The elections are now well behind us, despite electoral petitions having been lodged by the opposition parties about their conduct, etc. We’ll leave it to the Supreme Court to determine these cases so that any lingering doubts are dispelled for the good of the country. Notwithstanding, the fact is that there is a new government in place, and those in power are surely aware that they have to deliver on a lot of expectations.
This means there is serious government business to do. The country will only come out of its multiple predicaments and hopefully prosper, according to the capacity of government to finance its electoral promises, and arrest the swelling of the public debt for a start. Among the other challenges awaiting it are: improving access to education opportunities and its outcomes, addressing the issues relating to the thorny problem of inequality, the degradation of our environment and of the social climate, kick-starting the engine of economic growth and creating enabling conditions that will generate jobs, amongst others.
It would be in the interest of the country to set targets which meet the expectations of the population at large, those that have been built up during the short but evidently successful – for the victors — electoral campaign. This will require sustaining and expanding the vital sectors concerned. Whatever be the targets and policies formulated in this context, translating them into tangible outcomes as promptly as possible will demonstrate concretely Government’s commitment ‘to walk its talk’. The Executive arm should therefore be sufficiently strong and capable to undertake the required actions harmoniously and with proper coordination so as not to waste precious resources. Much needed efficiency at all government levels and in its undertakings must become the norm across the board.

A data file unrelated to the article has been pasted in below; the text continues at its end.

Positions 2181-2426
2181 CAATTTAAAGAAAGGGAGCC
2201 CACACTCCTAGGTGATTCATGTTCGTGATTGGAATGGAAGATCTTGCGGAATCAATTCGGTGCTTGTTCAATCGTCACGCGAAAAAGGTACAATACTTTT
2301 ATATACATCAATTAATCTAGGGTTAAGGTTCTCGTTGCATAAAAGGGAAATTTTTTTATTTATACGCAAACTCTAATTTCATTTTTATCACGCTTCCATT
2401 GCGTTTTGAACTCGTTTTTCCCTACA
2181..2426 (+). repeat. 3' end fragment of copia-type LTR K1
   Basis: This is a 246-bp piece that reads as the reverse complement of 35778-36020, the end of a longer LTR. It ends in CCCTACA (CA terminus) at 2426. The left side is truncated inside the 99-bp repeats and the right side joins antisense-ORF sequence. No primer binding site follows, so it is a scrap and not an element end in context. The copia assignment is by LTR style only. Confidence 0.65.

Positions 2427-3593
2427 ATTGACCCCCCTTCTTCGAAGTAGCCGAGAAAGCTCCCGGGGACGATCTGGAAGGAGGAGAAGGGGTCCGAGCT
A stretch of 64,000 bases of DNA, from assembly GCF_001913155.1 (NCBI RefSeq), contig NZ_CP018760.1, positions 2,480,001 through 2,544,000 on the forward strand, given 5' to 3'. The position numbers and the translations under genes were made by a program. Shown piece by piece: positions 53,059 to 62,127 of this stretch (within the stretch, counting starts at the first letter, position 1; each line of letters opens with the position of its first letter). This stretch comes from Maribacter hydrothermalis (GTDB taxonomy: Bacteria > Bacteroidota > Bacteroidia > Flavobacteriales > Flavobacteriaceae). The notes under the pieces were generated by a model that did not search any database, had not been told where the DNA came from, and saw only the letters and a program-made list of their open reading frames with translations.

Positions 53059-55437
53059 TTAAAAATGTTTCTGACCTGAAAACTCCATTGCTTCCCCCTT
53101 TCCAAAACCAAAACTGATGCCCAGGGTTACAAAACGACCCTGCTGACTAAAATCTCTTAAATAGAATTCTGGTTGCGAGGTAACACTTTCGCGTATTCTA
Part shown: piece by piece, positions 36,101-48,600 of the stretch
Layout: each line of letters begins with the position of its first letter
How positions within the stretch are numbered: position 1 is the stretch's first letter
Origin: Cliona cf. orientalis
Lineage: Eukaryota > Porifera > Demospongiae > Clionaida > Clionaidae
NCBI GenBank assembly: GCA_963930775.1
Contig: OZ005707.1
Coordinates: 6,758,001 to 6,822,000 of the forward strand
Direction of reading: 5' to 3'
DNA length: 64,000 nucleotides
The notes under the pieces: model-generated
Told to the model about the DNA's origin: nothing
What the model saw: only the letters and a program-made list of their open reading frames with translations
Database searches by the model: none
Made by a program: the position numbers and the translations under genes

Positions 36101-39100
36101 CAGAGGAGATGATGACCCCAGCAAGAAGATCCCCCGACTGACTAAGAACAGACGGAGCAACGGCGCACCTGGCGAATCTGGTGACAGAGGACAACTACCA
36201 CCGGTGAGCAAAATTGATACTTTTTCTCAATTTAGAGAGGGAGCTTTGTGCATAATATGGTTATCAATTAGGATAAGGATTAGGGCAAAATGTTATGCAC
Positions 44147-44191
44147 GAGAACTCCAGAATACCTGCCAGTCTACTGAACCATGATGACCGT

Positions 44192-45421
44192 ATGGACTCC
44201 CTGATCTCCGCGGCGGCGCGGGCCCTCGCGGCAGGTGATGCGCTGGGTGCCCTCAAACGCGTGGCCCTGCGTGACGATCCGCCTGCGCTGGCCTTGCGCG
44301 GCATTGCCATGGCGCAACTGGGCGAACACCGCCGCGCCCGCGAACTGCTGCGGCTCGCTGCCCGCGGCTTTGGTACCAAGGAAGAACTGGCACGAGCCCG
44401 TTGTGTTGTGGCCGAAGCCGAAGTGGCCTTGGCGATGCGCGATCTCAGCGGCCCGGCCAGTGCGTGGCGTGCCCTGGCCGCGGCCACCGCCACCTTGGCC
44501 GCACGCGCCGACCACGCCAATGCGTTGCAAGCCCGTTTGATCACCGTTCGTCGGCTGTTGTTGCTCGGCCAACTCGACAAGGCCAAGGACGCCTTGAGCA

Mauritius already has a strong economic base. It has been the result of decades of painstaking work done under various governments, building up from scratch the requisite processes of decision-making and the execution of those decisions in a market-oriented framework. The machine may appear to be clogged up or imbalances appear from time to time, necessitating reforms so as to set things back on course in such circumstances. But the basic groundwork for smooth operation has been firmly laid down. It needs to be adjusted from time to time to make things flow easily or take new directions.
The real task is to identify clearly the way forward. This is where ideas come in as principal inputs towards the next overhaul. Consider the financial sector of Mauritius. It has been here for a long time; it has added many new activities down the years but there was a quantum jump in terms of the variety of services provided from 1989 onwards. Offshore was grafted on to the sector as from this latter period, procuring it an international dimension. It was policy-making that made it possible for the sector which was employing around a thousand persons at the time to employ more than 12,000 at much higher levels of income than before. Had the same kind of policy twist been given to the agricultural and sugarcane sectors and vegetable/horticultural production, they would not have seen their number of employees decline from around 55,000 in the 1970s to less than 20,000 today.